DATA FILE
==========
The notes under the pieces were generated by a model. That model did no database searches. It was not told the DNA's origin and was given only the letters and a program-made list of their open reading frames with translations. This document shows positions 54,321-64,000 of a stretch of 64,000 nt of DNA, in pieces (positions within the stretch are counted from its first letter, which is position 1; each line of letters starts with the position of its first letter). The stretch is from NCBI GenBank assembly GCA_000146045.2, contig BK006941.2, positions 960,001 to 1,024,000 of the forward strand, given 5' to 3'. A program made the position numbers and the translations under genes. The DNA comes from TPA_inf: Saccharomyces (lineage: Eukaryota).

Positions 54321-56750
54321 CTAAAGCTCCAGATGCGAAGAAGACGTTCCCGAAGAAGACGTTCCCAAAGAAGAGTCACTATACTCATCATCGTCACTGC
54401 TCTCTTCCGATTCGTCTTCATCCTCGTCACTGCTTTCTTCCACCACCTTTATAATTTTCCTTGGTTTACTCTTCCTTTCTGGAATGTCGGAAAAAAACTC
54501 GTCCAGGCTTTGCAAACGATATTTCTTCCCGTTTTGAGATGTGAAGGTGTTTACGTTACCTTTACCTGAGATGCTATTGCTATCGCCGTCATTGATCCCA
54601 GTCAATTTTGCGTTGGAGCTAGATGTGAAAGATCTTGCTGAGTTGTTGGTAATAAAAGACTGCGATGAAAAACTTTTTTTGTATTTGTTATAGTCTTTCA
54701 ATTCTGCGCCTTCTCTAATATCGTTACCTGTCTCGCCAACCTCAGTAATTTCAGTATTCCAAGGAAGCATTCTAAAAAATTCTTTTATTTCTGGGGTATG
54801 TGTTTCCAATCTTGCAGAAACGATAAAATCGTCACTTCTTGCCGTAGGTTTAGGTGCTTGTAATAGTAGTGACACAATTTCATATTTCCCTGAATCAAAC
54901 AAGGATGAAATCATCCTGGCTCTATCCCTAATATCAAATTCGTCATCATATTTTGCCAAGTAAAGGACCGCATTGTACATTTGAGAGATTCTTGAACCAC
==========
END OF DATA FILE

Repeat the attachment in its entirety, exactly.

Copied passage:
The notes under the pieces were generated by a model. That model did no database searches. It was not told the DNA's origin and was given only the letters and a program-made list of their open reading frames with translations. This document shows positions 54,321-64,000 of a stretch of 64,000 nt of DNA, in pieces (positions within the stretch are counted from its first letter, which is position 1; each line of letters starts with the position of its first letter). The stretch is from NCBI GenBank assembly GCA_000146045.2, contig BK006941.2, positions 960,001 to 1,024,000 of the forward strand, given 5' to 3'. A program made the position numbers and the translations under genes. The DNA comes from TPA_inf: Saccharomyces (lineage: Eukaryota).

Positions 54321-56750
54321 CTAAAGCTCCAGATGCGAAGAAGACGTTCCCGAAGAAGACGTTCCCAAAGAAGAGTCACTATACTCATCATCGTCACTGC
54401 TCTCTTCCGATTCGTCTTCATCCTCGTCACTGCTTTCTTCCACCACCTTTATAATTTTCCTTGGTTTACTCTTCCTTTCTGGAATGTCGGAAAAAAACTC
54501 GTCCAGGCTTTGCAAACGATATTTCTTCCCGTTTTGAGATGTGAAGGTGTTTACGTTACCTTTACCTGAGATGCTATTGCTATCGCCGTCATTGATCCCA
54601 GTCAATTTTGCGTTGGAGCTAGATGTGAAAGATCTTGCTGAGTTGTTGGTAATAAAAGACTGCGATGAAAAACTTTTTTTGTATTTGTTATAGTCTTTCA
54701 ATTCTGCGCCTTCTCTAATATCGTTACCTGTCTCGCCAACCTCAGTAATTTCAGTATTCCAAGGAAGCATTCTAAAAAATTCTTTTATTTCTGGGGTATG
54801 TGTTTCCAATCTTGCAGAAACGATAAAATCGTCACTTCTTGCCGTAGGTTTAGGTGCTTGTAATAGTAGTGACACAATTTCATATTTCCCTGAATCAAAC
54901 AAGGATGAAATCATCCTGGCTCTATCCCTAATATCAAATTCGTCATCATATTTTGCCAAGTAAAGGACCGCATTGTACATTTGAGAGATTCTTGAACCAC